Deep inside Apple headquarters, CEO Tim Cook is approached by his assistant. “You have two calls holding,” she says. “The first one is the FBI.” Cooke doesn’t look up from his iPad. “Tell them I’m busy,” he replies. “Okay,” she says, “The other call is Taylor Swift.” Cook shifts in his chair, “Uh-oh, did she sound mad?”
Last year, Apple introduced a new service called Apple Music. It wasn’t an announcement on the scale of a new iPhone, but it riled many artists in the music industry. Apple was planning to offer their new service free for three months to build a user base, but, at the same time, had rationalized that since they weren’t charging for the service, they shouldn’t have to pay artist royalties on their music, either.
Au contraire, wrote megastar Taylor Swift in a blog post heard ‘round the world. She essentially asked why artists were expected to donate their art to promote Apple’s service, and Apple took all of about 24 hours to capitulate. “We hear you @taylorswift13 and indie artists. Love, Apple,” a senior exec at Apple wrote on Twitter, and they reinstated the royalties.
Hugs and kisses for everyone.
Given the giant stone wall Apple has put up resisting a court order that essentially, though not specifically, told them to hack into their iPhone security system, the FBI may want to consider asking Ms. Swift for a few blog writing tips. Apple has said “no” to the FBI more times than the Bureau is comfortable with, citing privacy rights and Pandora’s box. The feds have responded by calling Apple’s reticence a “marketing ploy.”
Their argument is that Apple is just trying to draw attention to the quality of their encryption programming. But, really, there are easier ways to get attention, and Apple is already a master promoter of its products. A number of Apple competitors have actually endorsed Apple’s stance, as well, which is that, if they create the software to hack a phone one time, there is a high degree of probability that the technology will eventually fall into the wrong hands.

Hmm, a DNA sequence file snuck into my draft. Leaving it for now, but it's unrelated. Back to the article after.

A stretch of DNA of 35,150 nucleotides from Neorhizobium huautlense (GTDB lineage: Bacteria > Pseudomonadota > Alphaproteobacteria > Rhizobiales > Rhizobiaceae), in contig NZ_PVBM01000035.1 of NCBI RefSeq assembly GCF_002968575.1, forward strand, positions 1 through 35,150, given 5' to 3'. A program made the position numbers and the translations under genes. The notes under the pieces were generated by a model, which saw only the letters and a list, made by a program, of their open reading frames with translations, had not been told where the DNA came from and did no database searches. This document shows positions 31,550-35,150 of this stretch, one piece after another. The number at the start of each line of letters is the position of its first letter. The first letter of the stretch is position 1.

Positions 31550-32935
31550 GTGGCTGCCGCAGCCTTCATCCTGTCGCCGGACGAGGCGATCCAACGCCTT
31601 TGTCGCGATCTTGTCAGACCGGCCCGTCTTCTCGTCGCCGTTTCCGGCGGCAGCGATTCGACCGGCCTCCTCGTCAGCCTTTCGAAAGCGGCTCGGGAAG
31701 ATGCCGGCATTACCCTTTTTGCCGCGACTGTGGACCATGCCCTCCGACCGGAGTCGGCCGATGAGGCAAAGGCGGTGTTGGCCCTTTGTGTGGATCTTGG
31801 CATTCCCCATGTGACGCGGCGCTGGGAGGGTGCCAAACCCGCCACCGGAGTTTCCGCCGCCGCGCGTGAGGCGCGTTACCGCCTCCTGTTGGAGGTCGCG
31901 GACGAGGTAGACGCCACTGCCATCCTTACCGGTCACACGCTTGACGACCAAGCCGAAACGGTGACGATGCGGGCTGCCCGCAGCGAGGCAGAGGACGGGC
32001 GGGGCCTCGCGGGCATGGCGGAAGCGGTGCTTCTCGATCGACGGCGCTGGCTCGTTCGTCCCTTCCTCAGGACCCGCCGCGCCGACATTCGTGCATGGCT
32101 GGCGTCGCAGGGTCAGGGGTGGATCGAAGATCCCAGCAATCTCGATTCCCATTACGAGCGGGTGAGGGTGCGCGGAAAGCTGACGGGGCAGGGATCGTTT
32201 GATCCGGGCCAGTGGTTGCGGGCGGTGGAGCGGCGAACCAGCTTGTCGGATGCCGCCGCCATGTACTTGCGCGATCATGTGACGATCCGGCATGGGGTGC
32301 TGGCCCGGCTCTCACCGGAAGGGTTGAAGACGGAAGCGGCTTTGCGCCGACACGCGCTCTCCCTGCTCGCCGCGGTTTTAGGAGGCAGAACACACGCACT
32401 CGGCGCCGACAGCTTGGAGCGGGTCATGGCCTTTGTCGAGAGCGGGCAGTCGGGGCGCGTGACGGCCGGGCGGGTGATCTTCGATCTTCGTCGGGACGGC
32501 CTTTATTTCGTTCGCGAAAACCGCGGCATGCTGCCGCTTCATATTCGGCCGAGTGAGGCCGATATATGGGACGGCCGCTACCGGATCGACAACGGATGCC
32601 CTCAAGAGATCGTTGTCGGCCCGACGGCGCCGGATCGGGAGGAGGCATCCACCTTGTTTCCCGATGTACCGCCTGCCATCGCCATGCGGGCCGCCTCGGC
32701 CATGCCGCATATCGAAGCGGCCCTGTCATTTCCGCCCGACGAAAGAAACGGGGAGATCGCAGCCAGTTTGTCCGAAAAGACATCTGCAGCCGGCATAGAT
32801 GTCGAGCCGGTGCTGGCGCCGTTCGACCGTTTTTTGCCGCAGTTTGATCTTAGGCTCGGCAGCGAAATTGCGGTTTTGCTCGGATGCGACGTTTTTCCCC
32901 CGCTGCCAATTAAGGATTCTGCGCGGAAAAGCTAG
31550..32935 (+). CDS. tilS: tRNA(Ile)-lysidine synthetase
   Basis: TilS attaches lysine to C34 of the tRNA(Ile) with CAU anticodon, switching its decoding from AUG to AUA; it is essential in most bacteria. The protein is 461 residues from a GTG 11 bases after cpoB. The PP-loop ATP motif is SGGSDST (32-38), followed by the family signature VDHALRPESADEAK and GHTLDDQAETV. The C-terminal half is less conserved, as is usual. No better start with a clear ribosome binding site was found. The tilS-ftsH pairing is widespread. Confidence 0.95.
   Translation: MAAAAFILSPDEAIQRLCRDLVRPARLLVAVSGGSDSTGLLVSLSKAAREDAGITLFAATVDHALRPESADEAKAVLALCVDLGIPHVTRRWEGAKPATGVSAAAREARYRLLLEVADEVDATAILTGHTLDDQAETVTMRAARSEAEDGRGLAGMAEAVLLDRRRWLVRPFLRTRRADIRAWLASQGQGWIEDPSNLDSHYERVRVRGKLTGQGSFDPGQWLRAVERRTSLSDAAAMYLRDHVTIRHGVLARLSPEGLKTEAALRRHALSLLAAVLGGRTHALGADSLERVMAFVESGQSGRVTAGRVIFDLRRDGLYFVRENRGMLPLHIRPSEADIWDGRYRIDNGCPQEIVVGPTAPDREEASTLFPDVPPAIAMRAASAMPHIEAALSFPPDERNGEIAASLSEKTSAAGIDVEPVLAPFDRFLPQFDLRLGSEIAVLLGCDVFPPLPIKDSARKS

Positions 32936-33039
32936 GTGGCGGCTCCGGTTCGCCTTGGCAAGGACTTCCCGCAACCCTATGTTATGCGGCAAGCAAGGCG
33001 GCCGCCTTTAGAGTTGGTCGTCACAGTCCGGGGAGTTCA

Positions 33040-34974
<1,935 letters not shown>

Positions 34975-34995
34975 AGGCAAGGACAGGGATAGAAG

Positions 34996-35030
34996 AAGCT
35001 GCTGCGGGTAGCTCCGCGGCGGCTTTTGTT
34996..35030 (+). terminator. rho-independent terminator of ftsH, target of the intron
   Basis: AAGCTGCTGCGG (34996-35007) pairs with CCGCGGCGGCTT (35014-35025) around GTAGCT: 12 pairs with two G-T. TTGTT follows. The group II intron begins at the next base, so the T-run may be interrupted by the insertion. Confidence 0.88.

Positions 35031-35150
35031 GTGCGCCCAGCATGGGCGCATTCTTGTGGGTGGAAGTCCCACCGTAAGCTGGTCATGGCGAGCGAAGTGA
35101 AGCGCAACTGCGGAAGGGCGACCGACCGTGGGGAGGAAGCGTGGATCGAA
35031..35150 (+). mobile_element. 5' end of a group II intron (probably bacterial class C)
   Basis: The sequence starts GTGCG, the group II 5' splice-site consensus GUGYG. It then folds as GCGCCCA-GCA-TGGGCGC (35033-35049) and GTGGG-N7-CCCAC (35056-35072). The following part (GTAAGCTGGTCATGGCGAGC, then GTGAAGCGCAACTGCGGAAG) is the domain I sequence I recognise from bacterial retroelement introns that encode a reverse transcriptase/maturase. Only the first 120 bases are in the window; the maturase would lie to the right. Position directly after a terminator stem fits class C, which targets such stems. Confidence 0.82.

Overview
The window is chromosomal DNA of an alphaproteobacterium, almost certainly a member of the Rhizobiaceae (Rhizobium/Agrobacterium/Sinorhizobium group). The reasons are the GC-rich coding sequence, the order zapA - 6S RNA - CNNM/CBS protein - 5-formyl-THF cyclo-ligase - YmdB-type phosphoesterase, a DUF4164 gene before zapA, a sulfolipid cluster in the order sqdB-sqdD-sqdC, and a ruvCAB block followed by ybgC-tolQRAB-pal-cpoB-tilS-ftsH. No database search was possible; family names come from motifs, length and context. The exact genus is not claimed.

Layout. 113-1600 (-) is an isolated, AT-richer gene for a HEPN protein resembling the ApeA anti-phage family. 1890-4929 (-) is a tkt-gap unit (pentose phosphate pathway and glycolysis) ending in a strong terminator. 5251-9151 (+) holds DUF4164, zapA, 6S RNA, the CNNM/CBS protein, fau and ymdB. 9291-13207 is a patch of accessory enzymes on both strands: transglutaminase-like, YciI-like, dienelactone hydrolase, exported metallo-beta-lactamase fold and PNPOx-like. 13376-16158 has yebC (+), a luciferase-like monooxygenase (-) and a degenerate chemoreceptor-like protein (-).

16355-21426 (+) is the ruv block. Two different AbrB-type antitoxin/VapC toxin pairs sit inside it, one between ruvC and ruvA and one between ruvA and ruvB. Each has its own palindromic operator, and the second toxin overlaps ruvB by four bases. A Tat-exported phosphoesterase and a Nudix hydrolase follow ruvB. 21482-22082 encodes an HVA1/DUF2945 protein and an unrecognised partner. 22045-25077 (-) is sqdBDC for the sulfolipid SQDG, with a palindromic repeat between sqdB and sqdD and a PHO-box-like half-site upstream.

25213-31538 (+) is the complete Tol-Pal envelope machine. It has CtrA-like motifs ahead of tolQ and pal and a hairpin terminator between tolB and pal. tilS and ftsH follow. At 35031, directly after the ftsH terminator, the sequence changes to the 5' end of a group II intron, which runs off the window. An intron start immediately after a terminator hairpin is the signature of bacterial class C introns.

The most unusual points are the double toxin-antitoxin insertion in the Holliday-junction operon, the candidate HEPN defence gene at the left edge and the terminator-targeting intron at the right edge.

Yet, by taking a hard-line stance against a legal demand, Apple is likely doing far more good for its brand than it lost by caving into Taylor Swift’s indignation over Apple Music. Apple is making a stand on a principle that puts its customers’ privacy ahead of a law enforcement decree. I’m willing to bet you won’t find a statement like that in any company’s mission statement, including Apple’s. Which may be part of the genuine appeal of Apple’s defiance.
Years ago, Apple promoted their Macintosh line of desktop PCs as “The computer for the rest of us.” Back then, Apple played the underdog card quite well, and built a populist image at the same time. This latest maneuver harkens back to that time, with Apple once again the underdog, but this time with Big Government as the Goliath, instead of IBM and Microsoft. Although Apple would, undoubtedly, knuckle under eventually if their legal appeals are exhausted, they appear ready to go to the mat on this issue. And if Tim Cook needs any advice, he can always ask Taylor Swift for her take on the situation. If he dares.
As published in the Central Penn Business Journal and Lehigh Valley Business.